Hair-Care Tips

How Long Can I Go Without Washing My Hair? It Depends on Your Hair Type

Kara Jillian Brown

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Photo: Getty Images / Moyo Studio

I don’t know about you, but quarantine is starting to get a little… funky. Deodorant is optional and underwear is unnecessary. We should still be showering, but what does that say about shampooing? Kevin Mancuso, trichologist and global creative director for Nexxus, says you should still be washing your hair regularly—but the frequency depends on your hair type.

“Just like we treat our skin for its specific needs, we need to consider our hair texture and scalp condition when choosing a haircare and scalp-care regimen,” says Mancuso. “Straight hair will reveal oiliness at the scalp, and flatness will occur, compromising the style much sooner than a naturally dried head of curls. Straight hair can be refreshed and restyled with dry shampoo for a couple of days, but the only way to bring back shine and volume is to re-wash and condition. Curls can be re-wet and reset with conditioners, masques, and leave-in products, making it easier to skip wash days.”

Linsey Barbuto, founder of Perlei Salon, says there’s a fine line between over-washing and under-washing your hair. “If you wash too frequently you strip your hair’s natural oils, leaving your strands dry, brittle, and subject to breaking,” she says. “If you don’t wash enough, you don’t remove that gunk that builds up, which leads to a scratchy scalp.”

Shirley Chi, MD, a California-based dermatologist says it’s okay to test the waters and extend the time between washes.

“If you are going out and you aren’t getting exercise to the point where you are sweaty, it’s better for [straight and wavy] hair to only be washed two to three times a week,” she says. “For people with very curly hair or African-American hair types, you could extend washing to once every seven to 10 days.” Lacy Redway, Nexxus style and trends curator, says that a good washing every other week is enough for some people.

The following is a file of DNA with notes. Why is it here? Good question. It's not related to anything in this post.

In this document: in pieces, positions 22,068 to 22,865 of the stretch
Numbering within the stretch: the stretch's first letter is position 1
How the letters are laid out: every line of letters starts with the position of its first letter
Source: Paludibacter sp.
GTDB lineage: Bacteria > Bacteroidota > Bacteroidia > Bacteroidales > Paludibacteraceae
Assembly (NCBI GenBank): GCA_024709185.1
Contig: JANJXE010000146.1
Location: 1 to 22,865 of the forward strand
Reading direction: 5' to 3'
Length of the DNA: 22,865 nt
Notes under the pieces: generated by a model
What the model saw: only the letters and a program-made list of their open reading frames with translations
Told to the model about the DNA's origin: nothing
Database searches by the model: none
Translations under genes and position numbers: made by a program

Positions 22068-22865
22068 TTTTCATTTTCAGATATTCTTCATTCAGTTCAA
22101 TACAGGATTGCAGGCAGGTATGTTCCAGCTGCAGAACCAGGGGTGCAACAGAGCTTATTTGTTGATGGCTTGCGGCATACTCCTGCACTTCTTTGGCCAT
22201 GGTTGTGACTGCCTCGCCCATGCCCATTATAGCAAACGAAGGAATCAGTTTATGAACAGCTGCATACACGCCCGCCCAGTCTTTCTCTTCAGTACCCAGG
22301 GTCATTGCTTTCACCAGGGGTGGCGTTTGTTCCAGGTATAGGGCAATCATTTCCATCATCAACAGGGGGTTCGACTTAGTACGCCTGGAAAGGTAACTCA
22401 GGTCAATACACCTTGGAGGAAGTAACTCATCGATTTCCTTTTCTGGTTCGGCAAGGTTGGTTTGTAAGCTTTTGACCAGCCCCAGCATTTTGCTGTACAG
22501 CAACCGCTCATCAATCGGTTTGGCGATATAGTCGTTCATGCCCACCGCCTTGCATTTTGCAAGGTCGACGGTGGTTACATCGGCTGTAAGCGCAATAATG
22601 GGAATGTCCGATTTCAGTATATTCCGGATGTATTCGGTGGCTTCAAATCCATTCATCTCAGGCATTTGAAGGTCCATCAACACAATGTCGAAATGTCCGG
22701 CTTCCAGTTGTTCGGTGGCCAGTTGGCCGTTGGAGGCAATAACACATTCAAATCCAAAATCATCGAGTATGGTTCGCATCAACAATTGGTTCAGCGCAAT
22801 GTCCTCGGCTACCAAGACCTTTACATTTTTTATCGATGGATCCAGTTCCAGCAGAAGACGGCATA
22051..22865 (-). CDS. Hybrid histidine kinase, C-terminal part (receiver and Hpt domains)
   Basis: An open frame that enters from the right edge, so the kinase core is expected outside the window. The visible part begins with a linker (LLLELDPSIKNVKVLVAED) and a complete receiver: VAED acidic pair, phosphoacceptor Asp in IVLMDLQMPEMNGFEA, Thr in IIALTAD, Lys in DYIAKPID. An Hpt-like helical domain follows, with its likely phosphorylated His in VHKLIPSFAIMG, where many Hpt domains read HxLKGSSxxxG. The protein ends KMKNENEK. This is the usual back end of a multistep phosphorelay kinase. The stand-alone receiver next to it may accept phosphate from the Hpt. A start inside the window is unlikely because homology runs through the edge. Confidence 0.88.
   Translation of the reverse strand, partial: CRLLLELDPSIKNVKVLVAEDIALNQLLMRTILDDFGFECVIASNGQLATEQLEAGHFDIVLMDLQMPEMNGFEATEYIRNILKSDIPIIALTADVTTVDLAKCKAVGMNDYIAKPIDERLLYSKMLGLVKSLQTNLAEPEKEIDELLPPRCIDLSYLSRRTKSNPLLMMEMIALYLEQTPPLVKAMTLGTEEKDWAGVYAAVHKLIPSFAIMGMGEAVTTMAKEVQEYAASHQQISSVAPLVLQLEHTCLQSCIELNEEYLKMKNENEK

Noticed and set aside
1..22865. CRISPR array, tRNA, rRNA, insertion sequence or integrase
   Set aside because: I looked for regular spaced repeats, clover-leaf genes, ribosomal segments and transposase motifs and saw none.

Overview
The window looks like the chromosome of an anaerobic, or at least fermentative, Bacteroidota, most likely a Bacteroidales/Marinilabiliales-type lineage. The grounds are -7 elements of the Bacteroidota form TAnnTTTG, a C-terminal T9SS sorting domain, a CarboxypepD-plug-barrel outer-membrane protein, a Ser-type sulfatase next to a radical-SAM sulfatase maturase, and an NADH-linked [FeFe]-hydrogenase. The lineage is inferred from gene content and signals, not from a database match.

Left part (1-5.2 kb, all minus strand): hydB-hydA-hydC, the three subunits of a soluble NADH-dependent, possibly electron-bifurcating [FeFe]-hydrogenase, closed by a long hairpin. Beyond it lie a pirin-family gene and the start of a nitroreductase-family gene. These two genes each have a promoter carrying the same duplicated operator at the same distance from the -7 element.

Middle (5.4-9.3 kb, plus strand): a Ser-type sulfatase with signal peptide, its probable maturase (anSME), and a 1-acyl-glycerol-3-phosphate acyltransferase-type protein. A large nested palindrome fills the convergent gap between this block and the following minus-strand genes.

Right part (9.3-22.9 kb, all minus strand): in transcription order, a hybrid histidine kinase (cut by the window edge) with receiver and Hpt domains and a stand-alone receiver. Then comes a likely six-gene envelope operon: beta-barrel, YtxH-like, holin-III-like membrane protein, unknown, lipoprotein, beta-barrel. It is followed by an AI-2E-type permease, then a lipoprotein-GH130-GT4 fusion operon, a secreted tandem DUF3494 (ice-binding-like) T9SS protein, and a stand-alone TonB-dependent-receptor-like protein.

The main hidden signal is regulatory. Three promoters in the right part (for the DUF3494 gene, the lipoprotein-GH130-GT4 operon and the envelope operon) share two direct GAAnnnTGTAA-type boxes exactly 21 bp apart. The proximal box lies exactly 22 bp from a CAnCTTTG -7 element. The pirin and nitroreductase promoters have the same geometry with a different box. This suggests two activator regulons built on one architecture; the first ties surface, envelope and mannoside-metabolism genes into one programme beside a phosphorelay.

This all gets a bit more nuanced when we get into different hair and scalp conditions.

“I am an advocate of washing hair and stimulating the scalp regularly for many reasons,” says Mancuso. “It’s case by case, some scalps become oily faster, some scalps become itchy and irritated. Add environmental pollution, lifestyle, and unique treatments that require a clean scalp, and [it becomes] complex.”

If you have damaged hair, Mancuso says you want to be careful with it. Over washing and any other type of physical manipulation can cause more damage, so try to space your wash days a bit more. But, if your scalp requires more frequent washing, to for instance, get rid of excess oil buildup, be sure to be gentle on wash days.

Those with an oily scalp should wash their hair regularly, but not too often. “Over washing your hair will cause your scalp to produce more sebum, while a lack of washing will cause build up and greasiness,” says Michael Sparks, hairstylist and co-owner of Tabb & Sparks Salon in Los Angeles. And cutting down on washing can overtime train your scalp to produce less oil.

If you notice your hair always always gets dirty at the nape of your neck or the back of your scalp, it’s a sign that you’re not washing your hair correctly, says  Dana Hodges CaschettaEufora International national trainer and a stylist at New York City’s Eufora salon. She says you want to make sure shampoo is evenly lathering through out your head. You’ll also want to make sure that when you’re washing your hair, that you’re properly cleansing your scalp, says Mancuso.

“Across all hair types, people who skip shampooing for multiple days may be applying texturizing sprays and dry shampoos or leave-in creams, oils, and gels,” he says. “Over a couple of days, this can cause build-up on the hair and scalp, one of the reasons why we created the Clean & Pure Scalp Scrub ($15) and the Nexxus Inergy Gentle Exfoliating Scalp Scrub ($15).”

For color-treated hair, Mancuso says it’s all about keeping the vibrancy longer and water is what diminishes color. “If you reduce the number of times you rinse your hair, the longer your color will last,” says Mancuso. And you don’t have to shampoo every time you wash, even if you’ve worked up a sweat; he says using a conditioner that’s formulated for color-treated hair on most days, and shampooing every other to every third wash. “I suggest using ‎Nexxus Color Assure Cleansing Conditioner ($12) between washing with the Color Assure Shampoo ($12),” he says. Follow these rules before you lather up and you’ll keep that head of hair as healthy as ever.

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